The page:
By Philip J Reed - December 23rd, 2015
In addition to the traditional challenges of leading teams, today’s managers are facing emerging trends that are changing the way they operate. Disruptions and changes in the global marketplace are forcing leaders to take a new approach in various realms in order to help their organizations stay nimble and competitive.
Whether young or old, good managers exhibit qualities like humility, clarity, and agility. Flexibility and adaptation are growing needs for any organization, and the qualities of a good manager are no different. Knowing how to lead a team (not just assign tasks) and how to keep an eye on global trends will help both experienced and inexperienced managers excel.
Here are four ways good managers can become great:
Three-quarters of managers from around the world said their ability to change is their most significant competitive advantage, according to a study by Bain & Company. When situations change, effective bosses encourage and value the process of transformation because they know their teams must adapt to stay competitive. This is true in the U.S. and throughout the globe. Demographics are changing, populations are aging and resource scarcity is pushing deep shifts throughout the world markets. Technology changes the way we work, yet also brings more volatility. Sometimes change could be a threat to the very position of a manager, but responsible leaders know transformation is quickly becoming the norm and they embrace the transition wholeheartedly.
Nearly 40% of the workforce is now being managed by millennials, according to a recent CareerBuilder survey. Most of those surveyed said they don’t think the age difference is a problem. But those who expressed issues with their younger bosses cited a problem that can actually affect managers of any age. About half of their employees said young managers think they know more than their senior employees.
Let’s pause for a quick reminder. Ego knows no age. No matter your generation or background, you can’t possibly know everything. When you surround yourself with the most talented people who have conversations you can’t always understand, that’s a good thing. You don’t have to understand the intricacies of their daily jobs because you’ve got a brilliant team of these type of folks who are taking care of many tasks. You know that because you check in with them throughout the week and only step in if they have a problem.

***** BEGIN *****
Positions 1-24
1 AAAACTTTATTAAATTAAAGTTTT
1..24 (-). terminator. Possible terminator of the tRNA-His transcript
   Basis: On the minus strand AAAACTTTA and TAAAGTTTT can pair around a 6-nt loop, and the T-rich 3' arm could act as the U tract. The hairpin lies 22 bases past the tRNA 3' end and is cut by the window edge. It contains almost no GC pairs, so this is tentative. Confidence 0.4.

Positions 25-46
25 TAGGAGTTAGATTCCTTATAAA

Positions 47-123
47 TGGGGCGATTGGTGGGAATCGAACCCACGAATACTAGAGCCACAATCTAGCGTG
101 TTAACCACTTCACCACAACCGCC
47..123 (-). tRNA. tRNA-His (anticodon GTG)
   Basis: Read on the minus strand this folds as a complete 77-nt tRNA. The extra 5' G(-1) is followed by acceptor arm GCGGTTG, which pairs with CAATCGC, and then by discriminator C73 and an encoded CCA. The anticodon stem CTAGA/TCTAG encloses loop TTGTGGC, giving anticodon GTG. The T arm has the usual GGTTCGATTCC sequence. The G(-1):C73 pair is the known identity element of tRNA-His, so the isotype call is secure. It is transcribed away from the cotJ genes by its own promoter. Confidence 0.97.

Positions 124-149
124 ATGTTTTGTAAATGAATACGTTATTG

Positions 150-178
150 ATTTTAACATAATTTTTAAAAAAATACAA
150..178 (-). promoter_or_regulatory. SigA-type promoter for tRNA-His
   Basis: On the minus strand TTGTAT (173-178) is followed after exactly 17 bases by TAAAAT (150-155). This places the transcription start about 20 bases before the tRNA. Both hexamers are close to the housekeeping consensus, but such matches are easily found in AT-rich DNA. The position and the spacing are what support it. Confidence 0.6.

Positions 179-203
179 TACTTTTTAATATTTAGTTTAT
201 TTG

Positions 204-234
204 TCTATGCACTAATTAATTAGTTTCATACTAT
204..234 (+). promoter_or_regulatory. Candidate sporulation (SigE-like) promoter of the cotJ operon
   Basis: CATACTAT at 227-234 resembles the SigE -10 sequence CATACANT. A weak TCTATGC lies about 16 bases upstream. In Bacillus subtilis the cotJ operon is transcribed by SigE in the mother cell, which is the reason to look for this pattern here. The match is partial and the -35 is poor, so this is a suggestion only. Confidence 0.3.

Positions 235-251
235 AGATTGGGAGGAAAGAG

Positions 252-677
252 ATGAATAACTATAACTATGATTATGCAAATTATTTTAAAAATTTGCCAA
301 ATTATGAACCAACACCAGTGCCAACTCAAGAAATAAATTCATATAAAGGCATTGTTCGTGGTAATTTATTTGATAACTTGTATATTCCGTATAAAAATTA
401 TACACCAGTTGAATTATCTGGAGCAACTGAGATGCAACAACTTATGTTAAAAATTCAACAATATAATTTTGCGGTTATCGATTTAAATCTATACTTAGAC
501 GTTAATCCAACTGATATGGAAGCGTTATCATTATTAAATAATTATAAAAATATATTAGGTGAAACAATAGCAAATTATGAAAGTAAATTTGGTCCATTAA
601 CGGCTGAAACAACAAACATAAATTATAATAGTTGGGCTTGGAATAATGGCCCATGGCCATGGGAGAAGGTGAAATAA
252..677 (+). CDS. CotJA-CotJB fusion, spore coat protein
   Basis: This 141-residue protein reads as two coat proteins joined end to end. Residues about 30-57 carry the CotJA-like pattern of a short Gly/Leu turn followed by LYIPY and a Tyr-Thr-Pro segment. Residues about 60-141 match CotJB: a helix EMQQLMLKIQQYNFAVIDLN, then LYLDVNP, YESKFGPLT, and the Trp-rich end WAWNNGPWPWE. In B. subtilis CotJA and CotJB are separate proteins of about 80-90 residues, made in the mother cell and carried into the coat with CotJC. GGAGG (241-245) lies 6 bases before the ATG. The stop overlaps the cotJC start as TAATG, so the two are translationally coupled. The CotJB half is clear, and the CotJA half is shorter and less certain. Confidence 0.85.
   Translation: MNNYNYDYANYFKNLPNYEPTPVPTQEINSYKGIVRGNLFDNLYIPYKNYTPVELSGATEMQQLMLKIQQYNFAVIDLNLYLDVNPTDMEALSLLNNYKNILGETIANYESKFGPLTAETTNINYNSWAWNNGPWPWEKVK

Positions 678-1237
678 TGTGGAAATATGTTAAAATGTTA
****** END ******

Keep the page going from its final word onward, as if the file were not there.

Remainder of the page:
Be supportive from the sidelines.
Global shifts, new technology, and industry regulations are forcing some companies to gut their management layers, leaving more employees to supervise. The ironic challenge here is that managers who spend more time with their employees and less time with spreadsheets are considered more effective team leaders. That’s why it’s more important than ever to reach out to your employees when they need your help, but not much more. You delegate work to your trusted, talented team with the confidence and understanding that they’ve got things under control.
Good managers have to spend time measuring the productivity of those under their purview. However, they gain effectiveness when they can balance that time with coaching and investing in their employees when they need it most.
When you assign projects, speak in exact terms about what you expect the outcome to be. Tell your employees exactly what you want and set clear expectation to ensure they spend their time working toward the desired objective. Tell them how the project is going to be measured. Engage in a conversation about the outcome to ensure your employees understand the goal. Monitor their progress, but by all means, only step in if they need support.
Whether you’re just becoming a team leader or if you’ve been honing your managerial qualities for years, it’s important to stay abreast of changing market dynamics and how they can affect your job. And don’t forget to be honest with yourself. Anyone can slip into a rut, but it takes a great leader to do sometimes tough self-reflection to adapt for your team or try something new. There are also many training opportunities out there for managers looking to develop or hone their leadership skills. From short seminars and certificates to full bachelor’s and master’s degrees, getting out of your own environment can give you a new perspective as well as some practical tips to help you go from being a good manager to a great one.
Philip is a technical writer for Colorado State University-Global Campus. In his spare time he enjoys reading and Hawaiian shirts.